The Deleterious Effects of Fatigue And Fitness
We’ve already established what fitness and fatigue mean, as well as the concept that nothing lasts forever.
But what does this mean in relation to programming, and how can you use this knowledge to take your training to the next level?
First of all, there are a few more variables to the duration of fatigue and fitness than I mentioned before. These all boil down to how much of a stress signal you can send when
Factors that affect this stress signal are things such as training experience, strength levels, and the body mass of the lifter. Genetics also can play a role in how fast fatigue is dropped and how long fitness is maintained.
Trainees that are larger and have a greater strength level and longer training experience have the ability to cause more stress to their body. As a result, the fatigue they create lasts longer. However, the fitness that they build from training also sticks around longer. This allows them to have longer periods of maintenance time before having to revisit certain qualities once again to rebuild.
All other things being equal, the lifter who drops fatigue quicker and holds fitness longer will always have a slight advantage over others.
The fitness-fatigue model helps make a case for the critical use of low volume and low fatigue sessions.
Let me explain.
A typical training week for one of my more advanced clients will usually start the week with a high volume session that results in quite a bit of residual fatigue for the next day.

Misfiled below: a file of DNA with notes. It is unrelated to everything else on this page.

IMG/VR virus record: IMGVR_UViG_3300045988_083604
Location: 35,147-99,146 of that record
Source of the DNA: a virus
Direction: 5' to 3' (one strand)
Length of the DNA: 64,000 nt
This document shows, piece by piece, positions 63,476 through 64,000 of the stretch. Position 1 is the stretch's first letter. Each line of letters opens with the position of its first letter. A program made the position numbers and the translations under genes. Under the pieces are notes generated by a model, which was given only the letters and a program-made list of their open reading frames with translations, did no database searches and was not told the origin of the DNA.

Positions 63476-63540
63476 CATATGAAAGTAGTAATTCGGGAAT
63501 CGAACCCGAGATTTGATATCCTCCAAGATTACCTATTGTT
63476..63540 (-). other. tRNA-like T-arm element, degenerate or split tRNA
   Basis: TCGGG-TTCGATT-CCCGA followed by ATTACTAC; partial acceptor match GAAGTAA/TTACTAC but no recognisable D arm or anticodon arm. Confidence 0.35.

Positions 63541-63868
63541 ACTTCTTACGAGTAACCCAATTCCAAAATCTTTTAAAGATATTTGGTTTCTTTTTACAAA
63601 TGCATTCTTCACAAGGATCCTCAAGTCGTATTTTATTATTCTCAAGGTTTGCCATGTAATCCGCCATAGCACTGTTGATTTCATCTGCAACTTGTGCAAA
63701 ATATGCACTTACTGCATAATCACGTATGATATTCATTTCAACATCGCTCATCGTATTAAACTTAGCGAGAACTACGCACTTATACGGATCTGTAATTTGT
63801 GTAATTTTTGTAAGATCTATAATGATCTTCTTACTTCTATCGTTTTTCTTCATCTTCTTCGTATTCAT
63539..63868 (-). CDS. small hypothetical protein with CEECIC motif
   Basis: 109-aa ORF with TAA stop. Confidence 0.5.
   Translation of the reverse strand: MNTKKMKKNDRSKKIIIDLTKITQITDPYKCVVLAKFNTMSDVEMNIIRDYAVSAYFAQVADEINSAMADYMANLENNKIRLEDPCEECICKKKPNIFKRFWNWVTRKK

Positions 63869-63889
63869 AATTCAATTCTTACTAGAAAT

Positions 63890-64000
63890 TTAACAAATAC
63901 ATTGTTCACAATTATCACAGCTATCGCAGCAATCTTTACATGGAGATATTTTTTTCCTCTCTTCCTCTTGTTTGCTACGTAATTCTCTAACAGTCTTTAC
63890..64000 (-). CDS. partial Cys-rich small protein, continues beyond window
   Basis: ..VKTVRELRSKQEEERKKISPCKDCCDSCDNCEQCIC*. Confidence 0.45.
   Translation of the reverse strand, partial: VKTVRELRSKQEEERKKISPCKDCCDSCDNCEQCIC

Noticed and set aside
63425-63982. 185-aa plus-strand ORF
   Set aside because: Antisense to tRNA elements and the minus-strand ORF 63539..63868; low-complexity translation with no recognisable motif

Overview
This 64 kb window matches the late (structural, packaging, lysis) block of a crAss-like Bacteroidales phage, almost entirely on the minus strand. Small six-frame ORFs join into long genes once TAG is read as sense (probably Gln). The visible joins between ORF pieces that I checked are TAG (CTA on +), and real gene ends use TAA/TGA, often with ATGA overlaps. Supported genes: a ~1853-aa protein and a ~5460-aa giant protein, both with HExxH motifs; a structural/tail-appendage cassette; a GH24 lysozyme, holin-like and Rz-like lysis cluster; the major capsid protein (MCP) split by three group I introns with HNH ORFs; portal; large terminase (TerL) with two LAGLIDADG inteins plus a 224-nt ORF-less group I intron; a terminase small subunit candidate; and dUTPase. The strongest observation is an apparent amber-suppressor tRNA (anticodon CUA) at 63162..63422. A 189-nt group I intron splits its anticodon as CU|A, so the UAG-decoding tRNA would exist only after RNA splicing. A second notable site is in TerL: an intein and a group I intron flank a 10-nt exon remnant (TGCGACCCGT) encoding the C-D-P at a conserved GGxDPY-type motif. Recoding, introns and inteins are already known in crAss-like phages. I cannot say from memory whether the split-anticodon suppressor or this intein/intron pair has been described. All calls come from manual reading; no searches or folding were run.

Instead of adding in more high volume work the next day, I will typically program a lower volume day.
The goal of this session is to take advantage of the potentiating effects of the work we are about to do.
Potentiation is when short term increases in strength and performance are obtained immediately after a stimulus. This is typically referred to as the “post activation potentiation affect” when it occurs immediately after a set or a session, and is something many coaches and trainees will take advantage of.
However, these transient effects can also last hours or even a day or two after the session. As a result, these potentiating effects are typically one of the main goals of the sessions that I program after a stimulus day. The resulting effect is that they deliver a slight adaptation and allow us to train specific qualities more efficiently, while providing a potentiating affect for the next high volume or high intensity training day.
Know When To Push, And Know When To Rest
An understanding of fitness and fatigue as well as how your body responds to stress is critical when it comes to long term programming and training.
Use your higher volume sessions to send a stimulus, and lower volume sessions to manage fatigue and fitness and deliver potentiating effects for harder sessions to come.
It’s all about stress management.
If you need help setting up your long or short term programming in order to be most successful, reach out and let me know how I can help.
I look forward to hearing from you!